THE MARINES, edited by Edwin Howard Simmons and J. Robert Moskin, Marine Corps Heritage Foundation and Hugh Lauter Levin Associates, Inc., 360 pages, $75.
The editors of this handsome book state up-front that their goal was to create “The most beautiful and most comprehensive word-and-picture book ever produced about the United States Marine Corps.” In that they have succeeded.
The work is comprehensive in scope, with a chronology of all Marine operations, a complete history of all the campaigns, commandants and sergeants major, uniforms, music, and weaponry, plus an account of how Hollywood has portrayed the corps, a look at the units today, and an outline of the corps’ goals for the twenty-first century. It is to the editors’ credit, however, that they do not overlook the Marines’ initial disdain for both blacks and females within their ranks, though now both groups serve with distinction, and as general officers, no less.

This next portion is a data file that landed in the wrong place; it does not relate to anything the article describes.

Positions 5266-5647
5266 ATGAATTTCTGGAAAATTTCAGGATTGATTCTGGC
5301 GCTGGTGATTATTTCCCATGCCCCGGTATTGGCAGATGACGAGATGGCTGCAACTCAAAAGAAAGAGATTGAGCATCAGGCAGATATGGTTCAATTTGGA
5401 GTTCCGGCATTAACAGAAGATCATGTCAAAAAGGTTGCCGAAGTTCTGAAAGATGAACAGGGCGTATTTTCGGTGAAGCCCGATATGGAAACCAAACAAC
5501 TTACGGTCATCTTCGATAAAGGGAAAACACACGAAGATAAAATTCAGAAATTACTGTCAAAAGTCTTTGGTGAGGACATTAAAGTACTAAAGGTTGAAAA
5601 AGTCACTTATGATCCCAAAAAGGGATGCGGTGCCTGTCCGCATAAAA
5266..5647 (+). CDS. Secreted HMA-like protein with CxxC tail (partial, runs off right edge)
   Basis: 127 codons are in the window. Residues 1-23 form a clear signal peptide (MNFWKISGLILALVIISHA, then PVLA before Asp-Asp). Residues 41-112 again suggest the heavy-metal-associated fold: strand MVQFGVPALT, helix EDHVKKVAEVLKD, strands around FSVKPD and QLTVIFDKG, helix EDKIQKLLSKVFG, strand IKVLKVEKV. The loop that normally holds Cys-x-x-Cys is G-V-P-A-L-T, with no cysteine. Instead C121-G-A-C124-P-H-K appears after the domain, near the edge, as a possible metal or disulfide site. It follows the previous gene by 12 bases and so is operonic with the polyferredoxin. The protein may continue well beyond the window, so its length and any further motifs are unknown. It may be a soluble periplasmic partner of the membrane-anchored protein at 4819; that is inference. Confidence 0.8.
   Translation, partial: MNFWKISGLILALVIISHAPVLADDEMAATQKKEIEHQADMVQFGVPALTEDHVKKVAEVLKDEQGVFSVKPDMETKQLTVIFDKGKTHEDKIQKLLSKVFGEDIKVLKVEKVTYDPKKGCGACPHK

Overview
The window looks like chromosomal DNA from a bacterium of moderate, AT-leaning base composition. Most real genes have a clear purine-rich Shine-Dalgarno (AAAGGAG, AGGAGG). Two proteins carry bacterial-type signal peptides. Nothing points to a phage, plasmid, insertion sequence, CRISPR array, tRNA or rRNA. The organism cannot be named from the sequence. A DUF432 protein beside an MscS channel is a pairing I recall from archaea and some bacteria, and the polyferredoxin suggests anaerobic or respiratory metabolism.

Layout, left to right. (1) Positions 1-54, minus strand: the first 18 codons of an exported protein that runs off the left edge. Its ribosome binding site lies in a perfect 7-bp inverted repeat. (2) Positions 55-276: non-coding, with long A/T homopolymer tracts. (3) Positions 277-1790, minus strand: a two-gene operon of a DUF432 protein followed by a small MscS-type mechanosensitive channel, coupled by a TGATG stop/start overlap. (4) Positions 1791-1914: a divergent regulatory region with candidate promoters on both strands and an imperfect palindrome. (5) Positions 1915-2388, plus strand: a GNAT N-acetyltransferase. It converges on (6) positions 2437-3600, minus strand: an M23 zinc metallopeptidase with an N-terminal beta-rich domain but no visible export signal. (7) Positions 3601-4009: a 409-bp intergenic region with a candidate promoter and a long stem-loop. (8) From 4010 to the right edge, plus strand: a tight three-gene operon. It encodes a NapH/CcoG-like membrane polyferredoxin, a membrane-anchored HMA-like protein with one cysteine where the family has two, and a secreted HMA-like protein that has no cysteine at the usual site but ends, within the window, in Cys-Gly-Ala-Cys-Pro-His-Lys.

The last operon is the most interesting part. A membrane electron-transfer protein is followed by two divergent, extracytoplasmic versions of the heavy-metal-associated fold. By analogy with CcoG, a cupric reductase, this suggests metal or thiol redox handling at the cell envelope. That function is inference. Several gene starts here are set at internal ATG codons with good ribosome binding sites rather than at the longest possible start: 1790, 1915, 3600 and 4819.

The book also tells in detail how the famous Marine Corps War Memorial came to be built in Washington, D.C., including what happened to the actual Iwo Jima flag-raisers and the photographer who took the Pulitzer Prize-winning picture that Life magazine initially rejected for publication.
This sumptuous, well-bound, oversized book is everything that any Leatherneck (and anyone interested in them) could ever hope for in a one-volume study.
Blaine Taylor is a freelance writer from Towson, Maryland, and author of three books.